Oct 30, 2023

Breakneck Speed

Weekly Market Commentary

The U.S. Bureau of Economic Analysis (BEA) reported last week that Gross Domestic Product (GDP), which is the largest measure of goods and services for the economy, expanded at an annual pace of 4.9% in the third quarter.

It’s the fastest growth rate since Q4 2021 when the economy was reopening, and consumers had plenty of stimulus cash in bank accounts.

When the quarter began, few saw a significant acceleration in economic growth.

According to the Atlanta Federal Reserve, the Blue Chip forecast of economic forecasters projected economic growth would nearly stall when the forecast was issued at the start of Q3.

The sharp rise in growth occurred mainly due to strong consumer spending, which makes up almost 70% of GDP (U.S. BEA).

Credit cards and cash still left in the bank from stimulus payments helped consumers go on a spending spree in Q3. But why Q3 and not the first half of the year? That’s not an easy question to answer.

Rising business inventories, along with increased government spending, including national defense, contributed to economic growth.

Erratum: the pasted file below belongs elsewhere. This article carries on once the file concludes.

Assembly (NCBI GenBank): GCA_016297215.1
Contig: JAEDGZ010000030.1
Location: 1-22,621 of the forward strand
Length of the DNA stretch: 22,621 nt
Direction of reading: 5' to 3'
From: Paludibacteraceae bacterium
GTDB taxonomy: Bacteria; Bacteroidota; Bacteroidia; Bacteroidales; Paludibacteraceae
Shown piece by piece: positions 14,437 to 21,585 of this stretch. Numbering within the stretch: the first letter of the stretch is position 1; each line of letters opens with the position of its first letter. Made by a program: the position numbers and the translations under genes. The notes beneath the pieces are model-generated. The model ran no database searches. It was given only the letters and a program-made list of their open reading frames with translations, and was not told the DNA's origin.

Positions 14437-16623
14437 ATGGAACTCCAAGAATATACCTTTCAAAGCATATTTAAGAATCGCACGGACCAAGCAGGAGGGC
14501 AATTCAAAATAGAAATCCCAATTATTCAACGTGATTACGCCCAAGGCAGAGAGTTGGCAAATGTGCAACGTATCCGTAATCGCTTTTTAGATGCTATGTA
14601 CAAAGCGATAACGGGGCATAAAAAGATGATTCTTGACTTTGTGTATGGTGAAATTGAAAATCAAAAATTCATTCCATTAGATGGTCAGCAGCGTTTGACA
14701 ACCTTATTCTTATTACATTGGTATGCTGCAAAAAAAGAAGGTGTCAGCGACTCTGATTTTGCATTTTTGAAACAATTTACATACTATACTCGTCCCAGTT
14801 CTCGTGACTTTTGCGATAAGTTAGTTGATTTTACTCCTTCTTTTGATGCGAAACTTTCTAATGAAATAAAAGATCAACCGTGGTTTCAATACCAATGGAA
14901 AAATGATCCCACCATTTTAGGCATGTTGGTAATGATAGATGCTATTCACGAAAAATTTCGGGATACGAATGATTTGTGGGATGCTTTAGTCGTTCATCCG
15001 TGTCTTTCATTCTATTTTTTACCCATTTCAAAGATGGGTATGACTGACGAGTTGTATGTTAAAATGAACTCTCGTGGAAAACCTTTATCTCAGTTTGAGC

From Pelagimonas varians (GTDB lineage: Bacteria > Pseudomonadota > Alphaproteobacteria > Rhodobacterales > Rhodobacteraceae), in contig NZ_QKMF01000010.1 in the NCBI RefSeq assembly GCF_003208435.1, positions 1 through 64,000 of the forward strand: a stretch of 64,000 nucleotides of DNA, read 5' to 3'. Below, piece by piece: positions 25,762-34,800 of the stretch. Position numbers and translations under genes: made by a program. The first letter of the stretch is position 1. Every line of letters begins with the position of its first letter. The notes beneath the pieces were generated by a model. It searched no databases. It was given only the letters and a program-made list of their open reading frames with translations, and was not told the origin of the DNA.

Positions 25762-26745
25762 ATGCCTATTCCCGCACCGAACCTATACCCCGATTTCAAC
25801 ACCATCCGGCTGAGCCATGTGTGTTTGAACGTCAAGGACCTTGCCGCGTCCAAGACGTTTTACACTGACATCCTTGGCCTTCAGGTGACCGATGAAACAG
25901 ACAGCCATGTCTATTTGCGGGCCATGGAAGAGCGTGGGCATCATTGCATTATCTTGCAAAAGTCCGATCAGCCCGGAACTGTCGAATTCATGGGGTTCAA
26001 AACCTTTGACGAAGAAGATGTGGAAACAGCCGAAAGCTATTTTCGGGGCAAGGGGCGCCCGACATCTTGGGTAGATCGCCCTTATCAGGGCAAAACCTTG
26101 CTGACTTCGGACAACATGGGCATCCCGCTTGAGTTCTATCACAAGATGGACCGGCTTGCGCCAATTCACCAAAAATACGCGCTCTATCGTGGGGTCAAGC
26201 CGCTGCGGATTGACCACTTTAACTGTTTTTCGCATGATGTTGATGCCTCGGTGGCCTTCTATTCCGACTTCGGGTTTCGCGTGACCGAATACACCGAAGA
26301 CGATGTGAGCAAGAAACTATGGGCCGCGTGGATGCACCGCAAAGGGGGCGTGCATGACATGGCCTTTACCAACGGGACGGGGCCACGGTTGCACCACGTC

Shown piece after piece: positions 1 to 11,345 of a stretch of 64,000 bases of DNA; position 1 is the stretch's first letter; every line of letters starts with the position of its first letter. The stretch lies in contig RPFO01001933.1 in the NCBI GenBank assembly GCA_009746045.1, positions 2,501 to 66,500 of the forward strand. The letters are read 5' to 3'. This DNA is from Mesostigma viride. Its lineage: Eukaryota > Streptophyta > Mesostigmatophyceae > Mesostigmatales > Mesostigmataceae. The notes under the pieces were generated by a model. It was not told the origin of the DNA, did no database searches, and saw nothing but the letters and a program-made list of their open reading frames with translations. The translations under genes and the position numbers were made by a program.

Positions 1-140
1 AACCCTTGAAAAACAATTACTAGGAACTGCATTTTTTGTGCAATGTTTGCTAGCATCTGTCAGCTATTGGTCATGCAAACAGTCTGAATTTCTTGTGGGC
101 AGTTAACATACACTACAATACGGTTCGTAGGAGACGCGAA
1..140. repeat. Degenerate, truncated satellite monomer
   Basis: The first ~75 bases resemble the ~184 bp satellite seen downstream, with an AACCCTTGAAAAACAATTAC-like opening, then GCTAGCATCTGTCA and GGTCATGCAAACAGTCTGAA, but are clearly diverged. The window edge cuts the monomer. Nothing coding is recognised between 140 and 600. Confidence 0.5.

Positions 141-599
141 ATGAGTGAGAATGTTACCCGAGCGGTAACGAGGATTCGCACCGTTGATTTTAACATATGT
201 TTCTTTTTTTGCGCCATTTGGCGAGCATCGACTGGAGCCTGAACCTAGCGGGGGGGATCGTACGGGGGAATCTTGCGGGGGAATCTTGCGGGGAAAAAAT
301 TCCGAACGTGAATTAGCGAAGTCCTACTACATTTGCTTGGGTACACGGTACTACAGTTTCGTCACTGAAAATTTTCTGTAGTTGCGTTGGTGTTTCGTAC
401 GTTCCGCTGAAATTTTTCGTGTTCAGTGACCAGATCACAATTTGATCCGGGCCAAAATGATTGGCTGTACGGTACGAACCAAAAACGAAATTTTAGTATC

Government spending contributes to the federal deficit. But in the short term, higher spending increases the demand for goods and services, which aids GDP.

GDP is a backward-looking indicator, as are most government reports. It’s backward-looking because it highlights what happened in the past. In this case, GDP reviews activity between July and September. We’re about to enter November.
What will the economy do for an encore in Q4? Economic forecasting is problematic.

There is no shortage of worries. Consumer confidence is shaky, as we pointed out last week, but people are spending, and companies have been hiring.

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